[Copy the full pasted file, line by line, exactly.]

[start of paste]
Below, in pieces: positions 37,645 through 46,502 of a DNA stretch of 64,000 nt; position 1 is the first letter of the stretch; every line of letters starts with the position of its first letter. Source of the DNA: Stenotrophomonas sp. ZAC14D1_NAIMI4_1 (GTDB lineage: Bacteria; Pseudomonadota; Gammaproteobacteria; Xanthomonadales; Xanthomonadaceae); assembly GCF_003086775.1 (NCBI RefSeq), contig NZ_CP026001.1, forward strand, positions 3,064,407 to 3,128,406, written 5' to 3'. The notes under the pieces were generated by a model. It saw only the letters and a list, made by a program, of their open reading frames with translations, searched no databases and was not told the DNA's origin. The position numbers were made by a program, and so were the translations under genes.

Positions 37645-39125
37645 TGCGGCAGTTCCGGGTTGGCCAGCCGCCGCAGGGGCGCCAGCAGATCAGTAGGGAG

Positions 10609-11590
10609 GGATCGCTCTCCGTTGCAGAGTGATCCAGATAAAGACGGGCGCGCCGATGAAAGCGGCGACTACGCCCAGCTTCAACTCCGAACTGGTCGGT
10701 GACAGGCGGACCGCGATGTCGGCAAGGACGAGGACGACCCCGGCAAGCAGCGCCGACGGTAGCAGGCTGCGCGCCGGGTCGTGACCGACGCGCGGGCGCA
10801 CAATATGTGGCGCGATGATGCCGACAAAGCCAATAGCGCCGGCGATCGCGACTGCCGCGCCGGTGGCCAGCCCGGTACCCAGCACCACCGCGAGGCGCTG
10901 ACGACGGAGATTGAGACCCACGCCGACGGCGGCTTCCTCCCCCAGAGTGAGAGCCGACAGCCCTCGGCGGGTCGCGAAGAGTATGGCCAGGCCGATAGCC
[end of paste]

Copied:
Below, in pieces: positions 37,645 through 46,502 of a DNA stretch of 64,000 nt; position 1 is the first letter of the stretch; every line of letters starts with the position of its first letter. Source of the DNA: Stenotrophomonas sp. ZAC14D1_NAIMI4_1 (GTDB lineage: Bacteria; Pseudomonadota; Gammaproteobacteria; Xanthomonadales; Xanthomonadaceae); assembly GCF_003086775.1 (NCBI RefSeq), contig NZ_CP026001.1, forward strand, positions 3,064,407 to 3,128,406, written 5' to 3'. The notes under the pieces were generated by a model. It saw only the letters and a list, made by a program, of their open reading frames with translations, searched no databases and was not told the DNA's origin. The position numbers were made by a program, and so were the translations under genes.

Positions 37645-39125
37645 TGCGGCAGTTCCGGGTTGGCCAGCCGCCGCAGGGGCGCCAGCAGATCAGTAGGGAG

Positions 10609-11590
10609 GGATCGCTCTCCGTTGCAGAGTGATCCAGATAAAGACGGGCGCGCCGATGAAAGCGGCGACTACGCCCAGCTTCAACTCCGAACTGGTCGGT
10701 GACAGGCGGACCGCGATGTCGGCAAGGACGAGGACGACCCCGGCAAGCAGCGCCGACGGTAGCAGGCTGCGCGCCGGGTCGTGACCGACGCGCGGGCGCA
10801 CAATATGTGGCGCGATGATGCCGACAAAGCCAATAGCGCCGGCGATCGCGACTGCCGCGCCGGTGGCCAGCCCGGTACCCAGCACCACCGCGAGGCGCTG
10901 ACGACGGAGATTGAGACCCACGCCGACGGCGGCTTCCTCCCCCAGAGTGAGAGCCGACAGCCCTCGGCGGGTCGCGAAGAGTATGGCCAGGCCGATAGCC